By Galloni’s estimate, it would have cost some $50,000 to have picked up the tab for all the wines and the travel. He said he could have charged more for tickets, but this was his first attempt at such an event and he didn’t want to make it “really expensive”: he thought it was important to keep the price under $1000 (the afternoon tasting was $300, the dinner $700; for $900, guests could attend both). He said he had the option of seeking corporate sponsorship or advertising, but felt that this had the potential to create conflicts of interest. The most palatable option, in his view, was to have the winemakers donate the wines and cover their own expenses. And according to Galloni, the producers were “thrilled” that this was all that was asked of them. He said that at other events, wineries often have to pay to play—they are required to fork over hefty fees if they wish to participate. (Ornellaia is supplying free of charge all the bottles for the Masseto event; tickets are $1195 per person.)
Galloni confirmed that All Grapes Media is his company and that La Festa del Barolo was a for-profit event. With around 100 people at the afternoon session and some 150 at the dinner, it ended up turning a profit. He didn’t say how much; he said only that the $50,000 raised during the charity auction was “substantially more.” He said that All Grapes Media was responsible for all the expenses and received all the proceeds. Asked if The Wine Advocate profited from the event, he replied that “it benefits the entire business, in that it builds brand visibility.” He told me money was not a factor in his decision to hold the Barolo tasting and that if the bottom line had been his primary concern, he wouldn’t have paid $5000 out of his own pocket to get better lighting for the venue. Plus, there are easier ways to generate cash flow: he said he had just turned down an invitation to do several speaking engagements in Asia that would have earned him double what La Festa del Barolo brought in, and for a lot less work.
I asked if Parker had approved of La Festa del Barolo and the Collectors Series. “Yeah, sure,” he said, later explaining that Parker was not the micromanaging type and that he “hires the best people and lets them do their thing.” I pointed out that hosting a for-profit tasting with producers whose wines are reviewed by The Wine Advocate seemed at odds with Parker’s ethical guidelines. Galloni said he made clear to the wineries that participation or non-participation in the Barolo event would have no bearing on their ratings (he invited 18 producers in total; one said no and two had scheduling conflicts). He also said that during the dinner, he sat at a table that did not have a winemaker present because he did not want to be seen as favoring one over the others. I suggested that wineries that were left out might feel aggrieved. Wouldn’t, say, Pierre-Emmanuel Taittinger be a little irked that Dom Pérignon was poured? Galloni said that for this very reason, he plans to change the wines at each event. For instance, Champagne Salon will be the aperitif at the Masseto tasting, and Taittinger will be served on another occasion.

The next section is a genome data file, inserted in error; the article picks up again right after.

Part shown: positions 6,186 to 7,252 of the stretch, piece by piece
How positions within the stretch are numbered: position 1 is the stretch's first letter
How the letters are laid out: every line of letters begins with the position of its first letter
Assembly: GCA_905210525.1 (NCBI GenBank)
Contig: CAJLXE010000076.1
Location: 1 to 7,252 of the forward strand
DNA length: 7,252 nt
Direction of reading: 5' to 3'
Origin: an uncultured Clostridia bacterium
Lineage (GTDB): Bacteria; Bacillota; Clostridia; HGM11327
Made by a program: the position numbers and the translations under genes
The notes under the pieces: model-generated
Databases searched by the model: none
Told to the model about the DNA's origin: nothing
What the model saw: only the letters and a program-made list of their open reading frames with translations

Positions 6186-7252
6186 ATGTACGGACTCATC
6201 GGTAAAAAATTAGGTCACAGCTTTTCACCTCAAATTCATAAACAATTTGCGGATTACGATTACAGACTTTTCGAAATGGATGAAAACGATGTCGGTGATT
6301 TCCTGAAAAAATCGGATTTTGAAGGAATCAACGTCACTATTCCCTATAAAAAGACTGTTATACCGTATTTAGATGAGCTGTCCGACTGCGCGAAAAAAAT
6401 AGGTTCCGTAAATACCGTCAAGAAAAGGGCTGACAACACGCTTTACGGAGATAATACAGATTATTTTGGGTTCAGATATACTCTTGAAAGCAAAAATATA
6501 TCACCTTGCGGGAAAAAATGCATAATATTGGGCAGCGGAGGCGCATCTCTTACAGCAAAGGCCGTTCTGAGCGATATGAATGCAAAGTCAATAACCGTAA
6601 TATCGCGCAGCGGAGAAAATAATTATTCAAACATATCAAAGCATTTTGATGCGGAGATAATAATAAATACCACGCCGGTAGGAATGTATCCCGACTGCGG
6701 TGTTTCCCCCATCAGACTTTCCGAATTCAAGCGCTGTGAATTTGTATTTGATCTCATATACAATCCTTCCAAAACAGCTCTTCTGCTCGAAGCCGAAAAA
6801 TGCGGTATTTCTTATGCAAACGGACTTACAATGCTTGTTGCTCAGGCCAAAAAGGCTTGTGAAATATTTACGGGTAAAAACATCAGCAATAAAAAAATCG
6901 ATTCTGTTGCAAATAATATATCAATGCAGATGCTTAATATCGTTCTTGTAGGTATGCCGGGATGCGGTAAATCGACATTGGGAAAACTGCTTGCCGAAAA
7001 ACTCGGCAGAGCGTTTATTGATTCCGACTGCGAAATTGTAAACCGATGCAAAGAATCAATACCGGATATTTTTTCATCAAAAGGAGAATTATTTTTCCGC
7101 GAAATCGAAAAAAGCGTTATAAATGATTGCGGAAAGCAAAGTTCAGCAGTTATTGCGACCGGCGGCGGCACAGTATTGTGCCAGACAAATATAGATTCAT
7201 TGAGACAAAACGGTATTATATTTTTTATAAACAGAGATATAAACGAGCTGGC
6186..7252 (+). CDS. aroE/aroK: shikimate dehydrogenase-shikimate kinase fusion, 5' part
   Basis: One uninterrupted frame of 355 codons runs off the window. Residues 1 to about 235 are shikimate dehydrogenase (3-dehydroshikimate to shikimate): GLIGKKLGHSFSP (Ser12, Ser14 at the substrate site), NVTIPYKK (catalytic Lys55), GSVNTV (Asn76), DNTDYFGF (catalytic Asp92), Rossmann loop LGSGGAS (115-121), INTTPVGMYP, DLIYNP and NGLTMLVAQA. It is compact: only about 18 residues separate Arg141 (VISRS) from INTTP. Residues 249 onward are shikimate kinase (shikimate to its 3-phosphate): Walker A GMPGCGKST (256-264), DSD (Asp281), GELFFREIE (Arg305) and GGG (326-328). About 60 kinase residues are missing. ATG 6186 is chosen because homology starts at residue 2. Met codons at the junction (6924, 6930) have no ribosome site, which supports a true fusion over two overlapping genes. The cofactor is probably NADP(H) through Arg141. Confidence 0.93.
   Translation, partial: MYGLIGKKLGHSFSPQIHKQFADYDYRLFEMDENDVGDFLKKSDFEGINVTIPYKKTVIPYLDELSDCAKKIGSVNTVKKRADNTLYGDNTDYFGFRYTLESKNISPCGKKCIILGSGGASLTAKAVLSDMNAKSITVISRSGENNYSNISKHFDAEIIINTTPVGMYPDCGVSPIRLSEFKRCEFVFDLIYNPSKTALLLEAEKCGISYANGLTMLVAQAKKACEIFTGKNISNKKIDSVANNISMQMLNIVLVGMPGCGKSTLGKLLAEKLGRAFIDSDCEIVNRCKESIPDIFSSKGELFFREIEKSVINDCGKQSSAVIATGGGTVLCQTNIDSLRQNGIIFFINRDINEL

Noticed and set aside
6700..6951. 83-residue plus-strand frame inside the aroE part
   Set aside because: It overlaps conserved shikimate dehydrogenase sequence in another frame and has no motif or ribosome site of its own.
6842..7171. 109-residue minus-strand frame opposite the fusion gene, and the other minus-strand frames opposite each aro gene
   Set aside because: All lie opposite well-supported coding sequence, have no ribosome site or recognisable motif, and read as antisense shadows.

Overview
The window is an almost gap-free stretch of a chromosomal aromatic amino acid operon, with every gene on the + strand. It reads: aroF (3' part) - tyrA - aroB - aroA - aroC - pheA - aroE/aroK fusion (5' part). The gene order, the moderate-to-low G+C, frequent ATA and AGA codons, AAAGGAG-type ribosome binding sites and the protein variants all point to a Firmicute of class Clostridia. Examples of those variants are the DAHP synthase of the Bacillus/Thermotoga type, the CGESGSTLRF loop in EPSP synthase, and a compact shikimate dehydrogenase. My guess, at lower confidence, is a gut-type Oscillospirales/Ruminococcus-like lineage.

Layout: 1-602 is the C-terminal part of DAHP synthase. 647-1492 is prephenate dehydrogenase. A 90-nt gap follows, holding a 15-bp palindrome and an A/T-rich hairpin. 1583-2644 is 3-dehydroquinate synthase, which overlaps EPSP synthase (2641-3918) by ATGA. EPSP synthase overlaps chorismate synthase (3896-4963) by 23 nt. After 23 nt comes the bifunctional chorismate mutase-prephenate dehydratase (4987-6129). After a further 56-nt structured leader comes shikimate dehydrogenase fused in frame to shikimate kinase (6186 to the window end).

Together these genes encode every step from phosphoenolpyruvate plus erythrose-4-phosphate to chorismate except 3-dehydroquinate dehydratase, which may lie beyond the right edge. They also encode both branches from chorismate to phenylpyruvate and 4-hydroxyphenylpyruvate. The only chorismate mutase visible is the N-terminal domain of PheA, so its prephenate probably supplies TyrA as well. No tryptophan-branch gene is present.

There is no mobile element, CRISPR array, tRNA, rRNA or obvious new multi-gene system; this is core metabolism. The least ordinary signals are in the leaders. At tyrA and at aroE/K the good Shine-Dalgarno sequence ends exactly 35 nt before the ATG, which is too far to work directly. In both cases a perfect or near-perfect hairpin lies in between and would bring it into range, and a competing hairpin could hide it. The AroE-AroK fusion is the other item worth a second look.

Galloni acknowledged that the controversy involving Miller and Squires has brought heightened scrutiny to The Wine Advocate. “I’m not naïve—I recognize that some of my colleagues haven’t behaved in the most forthright manner,” he told me. But he went to say that there is a “tendency to always presume the worst” about The Wine Advocate and that he didn’t believe La Festa del Barolo deviated from Parker’s code of conduct. He said that he scrupulously adheres to those standards and would like to see them made even more stringent. “Keeping the trade at arm’s length is very important,” he said. “You can come over to my house on a Sunday afternoon, and you are not going to find my kids playing with some importer’s kids.” He said Wine Advocate subscribers have no reason to fear that his reviews will be compromised by events such as La Festa del Barolo or the Masseto tasting: “I want to sleep at night knowing that what I wrote is what I believe; I want to know that I can stand behind everything I write for the next 30 years.”
Galloni said he hopes to make La Festa del Barolo an annual event, perhaps even turn it into a weekend-long celebration. He is open to making changes in how it is structured; if, for instance, people would rather that he cover all the expenses and are willing to pay more to attend, he would consider it. But he also indicated that he is not wedded to doing the Collectors Series; if it casts doubt on The Wine Advocate’s trustworthiness, he would have to think about whether to proceed. “We have a business and are trying to figure out areas for growth,” he said. “Change is sometimes uncomfortable for people. This seemed like a good idea, but maybe it wasn’t. I’m not interested in destroying long-term value. But so far, people have responded very positively.”